He has also been a successful fundraiser as an incumbent, reporting $9.5 million in contributions from 145,000 donors in the third quarter of last year, giving him $17 million cash on hand in an attempt to defend his seat.
Along with Sens. Maggie Hassan of New Hampshire, Catherine Cortez Masto of Nevada and Mark Kelly of Arizona, Warnock is a top Republican target in next year’s midterms. Taking into account the typical midterm backlash against the party holding the White House, in addition to economic troubles and Biden’s sagging approval ratings, nonpartisan analysts have rated the race as a toss-up. According to tracking from FiveThirtyEight, Warnock has voted with Biden 100 percent of the time since taking office.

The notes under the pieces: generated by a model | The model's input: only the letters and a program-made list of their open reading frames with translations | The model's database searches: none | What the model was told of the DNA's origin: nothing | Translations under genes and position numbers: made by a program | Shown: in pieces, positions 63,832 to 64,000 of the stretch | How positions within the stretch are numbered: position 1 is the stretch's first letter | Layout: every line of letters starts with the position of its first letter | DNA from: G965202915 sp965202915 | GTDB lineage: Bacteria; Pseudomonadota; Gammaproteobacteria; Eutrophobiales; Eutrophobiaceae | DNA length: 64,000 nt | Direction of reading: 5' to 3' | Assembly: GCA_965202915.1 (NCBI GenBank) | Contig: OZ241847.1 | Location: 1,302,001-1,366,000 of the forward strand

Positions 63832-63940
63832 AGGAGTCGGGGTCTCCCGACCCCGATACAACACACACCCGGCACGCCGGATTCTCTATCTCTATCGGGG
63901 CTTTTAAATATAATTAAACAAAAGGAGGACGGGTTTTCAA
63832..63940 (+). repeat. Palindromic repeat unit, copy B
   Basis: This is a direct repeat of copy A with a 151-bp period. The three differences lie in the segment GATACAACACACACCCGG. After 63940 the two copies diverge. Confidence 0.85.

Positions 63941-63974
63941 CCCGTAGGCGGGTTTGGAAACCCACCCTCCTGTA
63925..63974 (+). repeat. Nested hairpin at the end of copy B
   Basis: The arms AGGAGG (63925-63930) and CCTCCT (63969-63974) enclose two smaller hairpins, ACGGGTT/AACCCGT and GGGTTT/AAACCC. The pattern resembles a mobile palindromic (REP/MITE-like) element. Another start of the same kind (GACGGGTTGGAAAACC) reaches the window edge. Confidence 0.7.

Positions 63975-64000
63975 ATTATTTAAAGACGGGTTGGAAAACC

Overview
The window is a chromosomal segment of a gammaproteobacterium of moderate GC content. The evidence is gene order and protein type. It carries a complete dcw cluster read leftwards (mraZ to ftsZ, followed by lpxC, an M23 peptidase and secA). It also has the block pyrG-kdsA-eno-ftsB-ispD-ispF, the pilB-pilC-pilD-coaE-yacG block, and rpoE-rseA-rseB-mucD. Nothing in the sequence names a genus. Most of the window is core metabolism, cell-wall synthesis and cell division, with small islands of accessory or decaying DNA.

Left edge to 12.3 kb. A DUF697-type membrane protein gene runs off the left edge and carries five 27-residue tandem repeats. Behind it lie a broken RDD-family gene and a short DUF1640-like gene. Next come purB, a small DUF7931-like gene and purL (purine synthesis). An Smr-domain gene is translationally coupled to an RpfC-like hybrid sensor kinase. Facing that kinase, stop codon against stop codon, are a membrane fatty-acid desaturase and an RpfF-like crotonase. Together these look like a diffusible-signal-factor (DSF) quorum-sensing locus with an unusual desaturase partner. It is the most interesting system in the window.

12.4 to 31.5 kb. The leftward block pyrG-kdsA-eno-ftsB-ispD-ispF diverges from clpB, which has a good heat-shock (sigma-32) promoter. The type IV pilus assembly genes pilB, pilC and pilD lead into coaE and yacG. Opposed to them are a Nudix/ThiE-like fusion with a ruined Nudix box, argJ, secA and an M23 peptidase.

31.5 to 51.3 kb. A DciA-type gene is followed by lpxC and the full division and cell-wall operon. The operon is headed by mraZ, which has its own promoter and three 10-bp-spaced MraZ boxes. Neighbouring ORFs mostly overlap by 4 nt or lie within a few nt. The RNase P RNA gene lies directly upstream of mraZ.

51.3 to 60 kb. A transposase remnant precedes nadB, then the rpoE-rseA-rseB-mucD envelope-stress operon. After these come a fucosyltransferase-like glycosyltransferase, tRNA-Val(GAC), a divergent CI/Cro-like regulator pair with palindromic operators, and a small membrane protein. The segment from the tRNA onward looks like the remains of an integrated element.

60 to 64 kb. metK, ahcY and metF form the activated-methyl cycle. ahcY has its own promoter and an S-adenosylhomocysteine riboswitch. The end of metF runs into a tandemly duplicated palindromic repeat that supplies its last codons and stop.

Warnock’s general election opponent for next November, however, is still far from decided. In late 2019, Gov. Brian Kemp defied the wishes of Trump and appointed local businesswoman Kelly Loeffler to the seat, hoping she could help shore up Republican support among moderates. Trump reportedly wanted Kemp to select Rep. Doug Collins, who had been a vociferous defender of the president during his first impeachment.
Loeffler immediately moved to the right in an attempt to hold off Collins, who said she was not conservative enough and challenged her in a primary. Loeffler said there wasn’t a single thing on which she disagreed with Trump and blamed China after the then president contracted COVID-19 last fall. She was a vocal critic of the Black Lives Matter movement, resulting in a feud with the Atlanta Dream WNBA team, which she co-owned before selling it earlier this year, in a state that’s one-third Black.